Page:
Why, ’tis a gull, a fool, a rogue, that now and then goes to the wars to grace himself at his return into London under the form of a soldier. And such fellows are perfect in the great commanders’ names, and they will learn you by rote where services were done; at such and such a sconce, at such a breach, at such a convoy; who came off bravely, who was shot, who disgraced, what terms the enemy stood on; and this they con perfectly in the phrase of war, which they trick up with new-tuned oaths: and what a beard of the general’s cut and a horrid suit of the camp will do among foaming bottles and ale-washed wits, is wonderful to be thought on. But you must learn to know such slanders of the age, or else you may be marvellously mistook. 88
I tell you what, Captain Gower; I do perceive, he is not the man that he would gladly make show to the world he is: if I find a hole in his coat I will tell him my mind. [Drum heard.] Hark you, the king is coming; and I must speak with him from the pridgo.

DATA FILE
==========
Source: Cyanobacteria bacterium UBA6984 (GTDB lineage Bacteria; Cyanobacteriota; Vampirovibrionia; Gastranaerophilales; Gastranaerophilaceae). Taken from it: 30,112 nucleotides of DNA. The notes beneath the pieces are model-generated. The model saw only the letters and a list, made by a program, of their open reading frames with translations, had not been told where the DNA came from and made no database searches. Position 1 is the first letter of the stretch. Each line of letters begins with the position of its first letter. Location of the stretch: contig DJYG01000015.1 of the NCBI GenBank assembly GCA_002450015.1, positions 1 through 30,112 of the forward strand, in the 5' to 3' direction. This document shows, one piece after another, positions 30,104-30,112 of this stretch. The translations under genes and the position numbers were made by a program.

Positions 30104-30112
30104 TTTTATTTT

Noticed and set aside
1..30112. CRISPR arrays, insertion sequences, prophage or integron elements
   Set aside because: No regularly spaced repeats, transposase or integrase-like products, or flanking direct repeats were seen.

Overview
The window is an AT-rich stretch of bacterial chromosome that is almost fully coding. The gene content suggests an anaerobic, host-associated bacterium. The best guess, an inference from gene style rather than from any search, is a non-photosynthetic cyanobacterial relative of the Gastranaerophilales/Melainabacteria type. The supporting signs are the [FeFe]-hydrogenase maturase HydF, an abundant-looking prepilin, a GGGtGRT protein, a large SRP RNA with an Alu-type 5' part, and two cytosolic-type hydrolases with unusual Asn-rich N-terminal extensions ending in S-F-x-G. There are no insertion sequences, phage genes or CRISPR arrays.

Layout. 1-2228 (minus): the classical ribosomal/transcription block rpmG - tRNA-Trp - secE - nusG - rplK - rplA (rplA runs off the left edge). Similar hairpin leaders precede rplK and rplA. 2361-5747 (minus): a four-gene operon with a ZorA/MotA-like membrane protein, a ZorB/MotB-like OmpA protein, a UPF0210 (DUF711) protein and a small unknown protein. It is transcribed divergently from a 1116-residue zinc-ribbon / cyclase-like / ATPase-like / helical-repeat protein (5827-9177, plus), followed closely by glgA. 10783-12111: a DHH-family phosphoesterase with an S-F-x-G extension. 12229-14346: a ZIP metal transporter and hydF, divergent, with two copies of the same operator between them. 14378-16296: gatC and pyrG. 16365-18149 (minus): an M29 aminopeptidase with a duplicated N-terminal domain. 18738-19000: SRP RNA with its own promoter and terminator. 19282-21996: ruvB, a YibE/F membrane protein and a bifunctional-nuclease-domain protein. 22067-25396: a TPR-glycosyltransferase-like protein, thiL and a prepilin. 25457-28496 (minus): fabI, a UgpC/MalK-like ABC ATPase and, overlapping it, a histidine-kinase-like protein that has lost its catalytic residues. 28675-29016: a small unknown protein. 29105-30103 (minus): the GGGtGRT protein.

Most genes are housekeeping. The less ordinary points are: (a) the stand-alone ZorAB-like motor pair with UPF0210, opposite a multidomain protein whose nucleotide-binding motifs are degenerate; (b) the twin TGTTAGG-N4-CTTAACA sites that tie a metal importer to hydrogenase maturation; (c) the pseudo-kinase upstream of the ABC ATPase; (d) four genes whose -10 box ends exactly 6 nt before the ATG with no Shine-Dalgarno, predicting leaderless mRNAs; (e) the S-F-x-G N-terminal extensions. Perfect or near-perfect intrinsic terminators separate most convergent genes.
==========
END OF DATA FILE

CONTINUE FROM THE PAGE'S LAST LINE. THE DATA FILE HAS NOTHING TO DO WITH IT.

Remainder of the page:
Enter King Henry, Gloucester, and Soldiers.
God pless your majesty!
How now, Fluellen! cam’st thou from the bridge? 96
Ay, so please your majesty. The Duke of Exeter hath very gallantly maintained the pridge: the French is gone off, look you, and there is gallant and most prave passages. Marry, th’ athversary was have possession of the pridge, but he is enforced to retire, and the Duke of Exeter is master of the pridge. I can tell your majesty the duke is a prave man. 104
What men have you lost, Fluellen?